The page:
- Rift actually turned out to be well executed. It is like somebody learned from the last dozen years of MMO foibles.
- Comfortable and polished enough to pick up and hold on to some defectors from WoW.
- Public quests… rifts and invasions… done in the way that Warhammer Online should have.
- Turned out to be a good place for the instance group to call home for now.
- It is, really, just another fantasy MMORPG in the WoW model. If it had shipped against Burning Crusade or Wrath of the Lich King I am not sure it would have been as successful.
- Nothing in Trion’s next acts has me interested.
- I am beginning to reconcile myself with Steam. I am still not fully on board, but I see the utility of the system as a platform to distribute games.
- Wow, they put a lot of games on sale for real cheap over the summer and this winter.
- Steam achievements are… something I guess.
- The internet went down for a couple hours last week and guess what I couldn’t do? Play any of my games on Steam! And, of course, Steam is where most of the single player games I would want to play when the internet goes down are. This is the part I cannot reconcile.
- Just because a game is marked down from $29.99 to $3.74 does not mean I will like it. I have a lot of very inexpensive games that I do not like now that I simply wouldn’t have purchased at all were it not for a Steam sale. Victory for the developer and Steam there, not for me. Steam now represents the greatest collection of games I do not play on my current PC.
- Why in the hell did I buy the entire Pop-Cap catalog? I know it was marked down 84%, but I really only wanted Peggle. Damn you Steam! And damn me for violating the “never buy anything online after dark” rule.
- How often does Team Fortress 2 get updates? Steam was updating it so frequently I had to uninstall it.
Free to Play Movement
- Lots of free to play games out there to sample, like World of Tanks, League of Legends, and Need for Speed World, and a lot more are promised.
- Older games are getting a new breath of life via an influx of new players via this model. It seemed to do wonders for EverQuest II.
- Facebook… there were sure a lot of new games there.
- Lord British is now the self-designated champion of light platforms and free to play.
- To one degree or another, the current consensus on the business model seems to be that a company must bestow some sort of advantage on or remove some annoyance from players who pay. It is accelerated experience and golden bullets that support most of the games I see, with the selling of actual content far behind in the pack. And the idea of supporting a game entirely based on cosmetic items sales appears to be a myth on par with Big Foot and the Loch Ness Monster.
- The games that I play that converted to free to play were the ones I played when they were subscription based. Time is still the biggest tax on my ability to play games.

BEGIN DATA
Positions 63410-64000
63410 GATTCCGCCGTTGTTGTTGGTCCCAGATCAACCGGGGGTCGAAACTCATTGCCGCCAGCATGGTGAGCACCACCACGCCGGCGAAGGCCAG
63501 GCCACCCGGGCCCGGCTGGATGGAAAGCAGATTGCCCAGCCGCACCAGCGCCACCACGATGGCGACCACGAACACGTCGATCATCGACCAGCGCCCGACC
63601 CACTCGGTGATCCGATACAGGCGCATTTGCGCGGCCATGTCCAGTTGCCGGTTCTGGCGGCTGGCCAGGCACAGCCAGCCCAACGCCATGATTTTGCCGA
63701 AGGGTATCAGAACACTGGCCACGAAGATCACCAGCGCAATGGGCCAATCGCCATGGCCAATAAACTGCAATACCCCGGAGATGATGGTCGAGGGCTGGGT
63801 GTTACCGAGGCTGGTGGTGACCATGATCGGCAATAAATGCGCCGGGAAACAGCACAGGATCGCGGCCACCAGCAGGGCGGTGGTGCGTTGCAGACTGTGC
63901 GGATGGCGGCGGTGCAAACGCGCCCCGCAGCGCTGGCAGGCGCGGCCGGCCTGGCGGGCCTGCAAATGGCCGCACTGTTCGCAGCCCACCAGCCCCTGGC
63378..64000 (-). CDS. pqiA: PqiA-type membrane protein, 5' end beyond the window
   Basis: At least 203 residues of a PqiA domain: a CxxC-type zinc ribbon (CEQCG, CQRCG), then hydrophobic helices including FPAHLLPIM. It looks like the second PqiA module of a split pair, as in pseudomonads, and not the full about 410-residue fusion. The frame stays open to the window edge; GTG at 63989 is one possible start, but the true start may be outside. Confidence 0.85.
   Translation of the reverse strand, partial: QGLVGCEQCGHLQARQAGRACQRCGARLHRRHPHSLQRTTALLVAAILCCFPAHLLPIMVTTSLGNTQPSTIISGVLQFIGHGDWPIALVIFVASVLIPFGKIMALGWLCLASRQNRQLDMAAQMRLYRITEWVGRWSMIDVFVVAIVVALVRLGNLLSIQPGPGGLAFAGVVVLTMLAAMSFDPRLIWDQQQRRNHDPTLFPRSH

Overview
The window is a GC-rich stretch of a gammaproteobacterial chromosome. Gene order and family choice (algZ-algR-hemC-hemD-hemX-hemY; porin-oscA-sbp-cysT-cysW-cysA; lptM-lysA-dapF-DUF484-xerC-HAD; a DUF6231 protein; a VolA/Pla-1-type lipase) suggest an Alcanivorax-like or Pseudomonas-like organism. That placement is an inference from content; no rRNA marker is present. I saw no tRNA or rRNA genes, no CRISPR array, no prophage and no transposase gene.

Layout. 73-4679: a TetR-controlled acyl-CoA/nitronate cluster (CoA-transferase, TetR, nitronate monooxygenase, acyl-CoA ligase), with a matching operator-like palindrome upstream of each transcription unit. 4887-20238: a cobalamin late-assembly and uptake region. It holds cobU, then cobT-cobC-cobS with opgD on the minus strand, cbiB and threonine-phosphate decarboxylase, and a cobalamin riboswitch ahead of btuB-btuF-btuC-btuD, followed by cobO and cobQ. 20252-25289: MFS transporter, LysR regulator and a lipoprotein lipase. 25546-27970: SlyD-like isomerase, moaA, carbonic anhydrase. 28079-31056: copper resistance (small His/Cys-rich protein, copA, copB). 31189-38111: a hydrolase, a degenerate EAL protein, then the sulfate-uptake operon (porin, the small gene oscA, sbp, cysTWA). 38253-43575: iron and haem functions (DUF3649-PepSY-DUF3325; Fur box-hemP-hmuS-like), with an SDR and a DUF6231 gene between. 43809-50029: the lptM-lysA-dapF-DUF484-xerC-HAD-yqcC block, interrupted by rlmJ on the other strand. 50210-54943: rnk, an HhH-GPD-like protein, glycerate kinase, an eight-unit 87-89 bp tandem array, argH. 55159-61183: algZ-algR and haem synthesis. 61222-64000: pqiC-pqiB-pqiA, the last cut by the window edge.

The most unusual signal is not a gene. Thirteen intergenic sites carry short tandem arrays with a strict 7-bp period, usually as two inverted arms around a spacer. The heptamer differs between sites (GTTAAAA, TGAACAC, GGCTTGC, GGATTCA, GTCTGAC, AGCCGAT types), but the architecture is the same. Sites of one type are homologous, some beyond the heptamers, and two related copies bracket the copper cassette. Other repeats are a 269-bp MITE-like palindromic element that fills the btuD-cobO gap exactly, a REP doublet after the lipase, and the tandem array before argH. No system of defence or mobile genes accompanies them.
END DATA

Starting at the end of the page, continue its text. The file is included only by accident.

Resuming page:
- That a game is free to play does not make it fun to play. A business model can ruin fun, but it can rarely create fun.
- Is there any game idea that has not yet been screwed up in attempting to bring it to Facebook?
- Lord British is now the self-designated champion of light platforms and free to play
Players, Blogs, and Community
- Players, like those in EVE Online, show that a group with limited, rational objectives can make their voices heard and see their demands met. #Occupy protestors take note.
- Community and playing together is not dead. Thrown into the EverQuest progression servers, people got together, formed groups, and played nicely… for a while.
- Hey, we all like to comment on each others blogs! Thanks for taking the time to leave comments on mine.
- Every time I go into a game’s official forums, I am saddened. This is surely a symptom of the human condition.
- EverQuest progression servers were a self-selected population of those who wanted most to group up and play nicely… and that has devolved into all the problems that made the WoW model of solo content and instances so popular. Remember that when you have your rose colored glasses out.
- For every rational discussion where consensus is reached I see in a blog comment thread, there has to be a dozen cases of the complete inability to see the other person’s perspective or even admit that it exists. Can we get over that please?
- I am still not sure which is worse, people complaining bitterly about a game they do not play and do not understand, or people complaining bitterly about people who do not like their game de jour. Of course, they are often the same people on both counts, so at least they are easy to spot and ignore.
- Most of the problems in-game… in any game… such as hacking, cheating, bad behavior, poor community, illicit RMT, and the state of official game forums are all pretty much our own damn fault. Can we promise to try to behave better next year?
So that was 2011, at least from where I sit. Yes, I failed to mention SWTOR, but I think that is really part of 2012. There is still too much new game euphoria for me to get any feel for how things are going, especially since I am not playing.
Still, trying to recall a whole year, even with the blog open in front of my for reference, is doomed to failure. What did I miss? What came to pass in 2011 that I should have remembered?